Now my husband and I specifically choose a place that we could walk to work which also happens to be on the other side of a shopping centre – this means that we buy less becasue we carry it home and we buy what we are going to use in smaller but more frequent trips. I don’t really see how carrying groceries is an argument.

Also the majors now do grocery deliveries so I don’t think it’s as big an issue.
Surely also people have friends that would help out with driving if you needed it occasionally.
The community services organisations also provide driving services for the elderly and disabled.

The best help for non drivers is bulk home delivery from supermarkets. Order heaps of everything every 2 months. Heaven!!!!! Saves carrying heavy loads home from shops. Once I ordered about 40 long life milk (for extras- I prefer fresh) and heaps of everything, included heaps of loo paper rolls- the delivery guy said “I thought this was for a childcare centre”!! It saves carrying heavy/bulky loads home. Getting 10 of everything at one time really helps. The internet has helped this happen. Mail order from overseas is great, ie free shipping with M&S was fun, with the weak pound- easier than local shopping, and cheaper. Also, a wheelie shopping trolley is great- I got one on ebay, like elderly people use. Vanessa

Vanessa Jones 3:59 pm 14 Oct 16

JC said :

rommeldog56 said :

Vanessa Jones said :

Yes, agree. Problem is when you have to catch buses, ie rain, cold etc… so need shelters etc. Vanessa

Yep – I much prefer the old concrete with orange trim bus shelters – so much better than those new ones, which don’t give nearly as much “shelter” anyway. At least to me the old ones look better too. But hey, this is new Canberra – so out with the old and in with the new – whether it was needed or not.

They are still around.

Build new ones.

Vanessa Jones 3:58 pm 14 Oct 16

carnardly said :

the new clear glass/perspex shelters do nothing to protect anyone from the rain. The seat is usually totally soaked as well so nobody ever sits on it or puts their bag down when its raining.

totally useless design in protecting people from the elements, and like others above have said, a number have been replaced time and time again due to vandalism.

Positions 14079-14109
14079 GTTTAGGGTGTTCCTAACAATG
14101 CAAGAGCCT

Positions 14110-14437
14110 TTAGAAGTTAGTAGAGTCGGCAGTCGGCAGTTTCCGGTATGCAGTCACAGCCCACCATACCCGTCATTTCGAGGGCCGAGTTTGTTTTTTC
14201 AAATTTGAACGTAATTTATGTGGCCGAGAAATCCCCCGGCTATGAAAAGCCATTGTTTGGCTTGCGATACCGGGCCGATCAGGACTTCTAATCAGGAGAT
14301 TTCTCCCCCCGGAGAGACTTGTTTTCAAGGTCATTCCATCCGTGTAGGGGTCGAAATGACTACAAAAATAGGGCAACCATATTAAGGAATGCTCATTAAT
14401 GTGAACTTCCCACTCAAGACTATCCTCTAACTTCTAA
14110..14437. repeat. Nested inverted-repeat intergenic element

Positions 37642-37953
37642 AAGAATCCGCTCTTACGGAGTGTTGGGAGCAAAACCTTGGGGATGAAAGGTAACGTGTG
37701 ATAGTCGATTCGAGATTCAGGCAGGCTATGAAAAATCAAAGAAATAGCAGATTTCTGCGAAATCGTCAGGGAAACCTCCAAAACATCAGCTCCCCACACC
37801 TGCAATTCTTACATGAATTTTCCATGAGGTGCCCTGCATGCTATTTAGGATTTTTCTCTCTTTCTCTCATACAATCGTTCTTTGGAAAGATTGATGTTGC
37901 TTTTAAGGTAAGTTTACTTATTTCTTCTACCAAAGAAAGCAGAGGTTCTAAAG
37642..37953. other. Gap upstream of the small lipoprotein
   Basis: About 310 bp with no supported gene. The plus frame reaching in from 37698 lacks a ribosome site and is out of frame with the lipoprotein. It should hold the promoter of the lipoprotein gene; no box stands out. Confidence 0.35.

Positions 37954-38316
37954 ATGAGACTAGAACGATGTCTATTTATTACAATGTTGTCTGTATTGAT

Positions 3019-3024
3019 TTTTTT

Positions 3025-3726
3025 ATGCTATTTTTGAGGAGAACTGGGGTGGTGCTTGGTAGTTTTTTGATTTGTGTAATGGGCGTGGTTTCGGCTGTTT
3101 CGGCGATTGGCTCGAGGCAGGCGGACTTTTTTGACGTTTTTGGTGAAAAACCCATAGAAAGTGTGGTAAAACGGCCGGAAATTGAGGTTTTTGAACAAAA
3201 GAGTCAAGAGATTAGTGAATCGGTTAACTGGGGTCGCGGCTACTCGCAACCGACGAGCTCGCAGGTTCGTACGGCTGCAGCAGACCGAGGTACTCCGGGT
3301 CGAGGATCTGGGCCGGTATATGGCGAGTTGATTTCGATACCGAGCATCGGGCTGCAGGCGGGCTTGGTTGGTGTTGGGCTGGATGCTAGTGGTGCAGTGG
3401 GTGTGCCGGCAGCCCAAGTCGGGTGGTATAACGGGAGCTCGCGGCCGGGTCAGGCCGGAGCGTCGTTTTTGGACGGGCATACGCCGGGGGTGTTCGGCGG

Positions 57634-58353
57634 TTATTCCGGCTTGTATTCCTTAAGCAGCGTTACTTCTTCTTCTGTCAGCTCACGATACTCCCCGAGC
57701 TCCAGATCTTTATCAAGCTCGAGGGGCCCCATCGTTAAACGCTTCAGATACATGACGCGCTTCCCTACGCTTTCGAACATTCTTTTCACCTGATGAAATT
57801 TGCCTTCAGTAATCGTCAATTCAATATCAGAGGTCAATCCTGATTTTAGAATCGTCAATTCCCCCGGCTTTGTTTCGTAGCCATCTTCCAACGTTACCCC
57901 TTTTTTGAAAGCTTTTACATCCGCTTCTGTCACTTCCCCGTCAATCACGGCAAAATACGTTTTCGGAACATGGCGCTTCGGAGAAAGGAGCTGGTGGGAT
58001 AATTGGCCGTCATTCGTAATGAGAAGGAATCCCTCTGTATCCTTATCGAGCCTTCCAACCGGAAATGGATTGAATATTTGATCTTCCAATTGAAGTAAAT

Bring back concrete bus shelters.

Vanessa Jones 3:57 pm 14 Oct 16

wildturkeycanoe said :

Regarding the new bus shelters, apart from providing less protection from the elements, they also are very susceptible to vandalism. The one closest to us has had panes replaced at least half a dozen times since its creation. I quizzed the glazier when I spotted him fixing it as to why they didn’t use Lexan instead and was told that it burns substantially better so becomes a fire hazard. They were installing laminated safety glass to make the cleanup easier, but I doubt it will deter the perpetrators from trying.
They also allow the rain to blow straight in from the front and have a gap at the bottom, which allows wind to blow straight past your legs unimpeded. You’d be pushing the limits of personal space to seat more than four people on the bench too. Worst design ever.
One thing that annoys me the most about catching the bus is the scheduling. Apart from having only hourly services from the nearest stop at our place, meaning you may have to wait for up to 45 minutes for the next service, the next connection is probably another 15 minutes wait to catch the express. If you decide to catch the meandering suburban collector service to save you that 15 minute wait, it takes so long that you end up getting to the main station later than if you’d waited for the express.
I am very thankful my bus taking days are over now I am behind the wheel of a reliable car again, because I can not only get the kids to school on time AND make appointments scheduled shortly thereafter, but I won’t get wet, cold and miserable in the process.

miz said :

As a fellow bus user, totally agree with your points about rapid bus (to serve everyone), those useless new shelters (ad stands really), and the terrible weekend/after hours service. They were meant to reinstate the ‘old’ weekend timetable, in, I think, 2008. Still waiting.

Rapids are great, bring back concrete bus shelters, make weekend buses every 20 or 30 mins.

Maya123 3:32 pm 14 Oct 16

pink little birdie said :

KentFitch said :

Bravo, Vanessa Jones. The irony of this election (as a hitherto ALP/Green voter who thought he was “rusted on”), is that it is the ALP who are acting with born-to-rule arrogance indifferent to the needs of those outside their narrow inner circle.

From many comments extolling the benefits of the tram on those and other social media, the ALP/Greens are now representing those that have won life’s lottery, those for whom the inevitable reversal of fortunes cannot be imagined.

They cannot imagine what it must be like to haul 4 bags of groceries home from the bus stop in the rain, or how the lack of access to convenient transport can damage your dignity and reduce social and economic opportunities.

They have given up arguing against their own internally produced documents: the tram is no longer a transport solution, but part of progress towards a social utopia based on one spurious argument, that people prefer standing on a tram to sitting on a bus.